Belgian firm Feryn discriminates against foreigners

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European Court of Justice says the Belgian door manufacturer violates anti-discrimination law for refusing to hire foreigners.

11 July 2008

BELGIUM – The European Court of Justice (ECJ) has ruled that any employer who says he does not hire people of a certain ethnic origin is in violation of anti-discrimination law in a case against the Belgian door manufacturer Feryn.

Feryn, which specialises in making garage doors, announces publicly a few years ago that it did not hire foreigners as its clients did not want foreigners coming into their house.

The Belgian Centre for Equality and Against Racism took the issue up with the court.  In a first ruling, the company was exonerated.  The Centre appealed this ruling.

The presiding judge in the appeals case asked the advice of the ECJ. 

The ECJ comes back with a ruling that it clearly constitutes discrimination, even though there is no apparent plaintiff as an individual. The ECJ says that such open declarations could dissuade certain people from applying to work at the company.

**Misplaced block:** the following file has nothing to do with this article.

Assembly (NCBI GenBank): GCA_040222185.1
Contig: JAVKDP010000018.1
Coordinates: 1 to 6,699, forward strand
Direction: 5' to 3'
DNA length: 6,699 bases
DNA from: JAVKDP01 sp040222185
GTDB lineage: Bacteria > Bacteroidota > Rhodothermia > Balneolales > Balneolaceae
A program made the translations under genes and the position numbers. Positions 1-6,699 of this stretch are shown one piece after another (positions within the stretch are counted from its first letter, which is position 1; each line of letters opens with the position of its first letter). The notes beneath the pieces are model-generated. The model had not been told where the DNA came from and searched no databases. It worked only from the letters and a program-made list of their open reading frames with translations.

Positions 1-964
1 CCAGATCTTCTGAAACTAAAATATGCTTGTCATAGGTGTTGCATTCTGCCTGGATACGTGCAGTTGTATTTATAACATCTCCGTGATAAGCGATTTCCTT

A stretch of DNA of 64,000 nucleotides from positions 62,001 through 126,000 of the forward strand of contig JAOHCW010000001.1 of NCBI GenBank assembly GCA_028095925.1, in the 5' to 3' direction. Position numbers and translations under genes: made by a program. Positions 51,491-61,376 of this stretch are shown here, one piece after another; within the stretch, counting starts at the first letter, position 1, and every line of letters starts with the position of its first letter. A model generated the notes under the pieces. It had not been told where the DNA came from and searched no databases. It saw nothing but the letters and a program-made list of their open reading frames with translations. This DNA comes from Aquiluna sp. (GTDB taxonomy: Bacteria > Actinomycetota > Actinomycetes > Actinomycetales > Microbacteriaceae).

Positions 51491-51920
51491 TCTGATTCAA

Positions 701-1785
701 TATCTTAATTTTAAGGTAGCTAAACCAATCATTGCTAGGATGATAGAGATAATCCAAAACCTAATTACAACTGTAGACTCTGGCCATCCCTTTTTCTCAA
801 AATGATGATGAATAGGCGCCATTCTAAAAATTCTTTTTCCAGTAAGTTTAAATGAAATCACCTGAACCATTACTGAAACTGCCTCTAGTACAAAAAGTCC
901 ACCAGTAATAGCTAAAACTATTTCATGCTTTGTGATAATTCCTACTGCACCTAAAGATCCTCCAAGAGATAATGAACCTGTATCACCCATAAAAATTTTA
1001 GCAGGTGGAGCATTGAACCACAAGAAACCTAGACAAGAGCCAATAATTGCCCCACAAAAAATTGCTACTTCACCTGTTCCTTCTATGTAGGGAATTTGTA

"There does not have to be a tangible victim. Public declarations, in and of themselves, can constitute the suspicion of discrimination and it is up to the employer to come up with proof to the contrary," declares Stefaan Van der Jeught of the ECJ.

The European Court adds that it is now up to the Belgian judge to impose sanctions which are both proportional and act as a deterrent.

Jozef De Witte of the Belgian Centre for Equality and Against Racism is very pleased with the judgement. "This applies not just to one company, but to all companies- public or private- all over Europe."

"It constitutes a line which cannot be crossed.  This ruling is important, not just for Belgium, but for all the European countries."

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